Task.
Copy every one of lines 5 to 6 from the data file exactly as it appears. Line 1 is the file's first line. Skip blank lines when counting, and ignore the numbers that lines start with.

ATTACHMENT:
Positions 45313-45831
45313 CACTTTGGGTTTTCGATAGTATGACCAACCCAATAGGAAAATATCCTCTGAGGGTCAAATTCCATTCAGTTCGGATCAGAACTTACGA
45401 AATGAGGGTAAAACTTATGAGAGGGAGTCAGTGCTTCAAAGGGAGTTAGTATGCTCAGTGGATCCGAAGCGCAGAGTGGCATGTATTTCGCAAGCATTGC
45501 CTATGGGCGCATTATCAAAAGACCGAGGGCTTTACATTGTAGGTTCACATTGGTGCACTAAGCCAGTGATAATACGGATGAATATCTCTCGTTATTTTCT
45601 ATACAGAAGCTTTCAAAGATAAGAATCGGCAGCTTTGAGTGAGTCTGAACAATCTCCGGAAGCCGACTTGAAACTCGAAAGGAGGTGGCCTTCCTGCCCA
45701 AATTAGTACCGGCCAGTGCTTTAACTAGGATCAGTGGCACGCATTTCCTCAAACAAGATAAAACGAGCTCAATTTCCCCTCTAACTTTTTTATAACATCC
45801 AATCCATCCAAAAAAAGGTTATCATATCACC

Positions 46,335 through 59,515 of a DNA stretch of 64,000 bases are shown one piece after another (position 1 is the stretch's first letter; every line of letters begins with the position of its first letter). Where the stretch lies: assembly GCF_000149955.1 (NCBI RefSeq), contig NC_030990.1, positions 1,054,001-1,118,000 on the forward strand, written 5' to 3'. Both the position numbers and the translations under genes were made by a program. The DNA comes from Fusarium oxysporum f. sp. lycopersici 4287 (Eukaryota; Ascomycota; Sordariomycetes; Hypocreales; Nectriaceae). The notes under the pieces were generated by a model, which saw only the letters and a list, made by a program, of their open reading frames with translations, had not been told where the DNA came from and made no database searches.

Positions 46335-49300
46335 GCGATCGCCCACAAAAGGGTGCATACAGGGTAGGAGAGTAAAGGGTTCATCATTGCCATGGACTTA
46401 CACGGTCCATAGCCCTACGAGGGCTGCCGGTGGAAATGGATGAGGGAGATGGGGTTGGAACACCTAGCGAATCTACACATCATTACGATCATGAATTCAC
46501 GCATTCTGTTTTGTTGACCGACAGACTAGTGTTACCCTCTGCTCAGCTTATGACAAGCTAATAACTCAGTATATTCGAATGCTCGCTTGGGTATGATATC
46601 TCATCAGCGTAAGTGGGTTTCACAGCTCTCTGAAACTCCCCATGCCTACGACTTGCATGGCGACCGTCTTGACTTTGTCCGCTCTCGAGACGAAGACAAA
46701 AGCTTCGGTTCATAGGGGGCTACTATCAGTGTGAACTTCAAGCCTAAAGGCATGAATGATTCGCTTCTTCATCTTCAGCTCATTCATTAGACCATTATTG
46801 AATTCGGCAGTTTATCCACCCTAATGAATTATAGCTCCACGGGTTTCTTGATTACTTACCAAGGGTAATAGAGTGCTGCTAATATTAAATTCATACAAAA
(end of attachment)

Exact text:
45601 ATACAGAAGCTTTCAAAGATAAGAATCGGCAGCTTTGAGTGAGTCTGAACAATCTCCGGAAGCCGACTTGAAACTCGAAAGGAGGTGGCCTTCCTGCCCA
45701 AATTAGTACCGGCCAGTGCTTTAACTAGGATCAGTGGCACGCATTTCCTCAAACAAGATAAAACGAGCTCAATTTCCCCTCTAACTTTTTTATAACATCC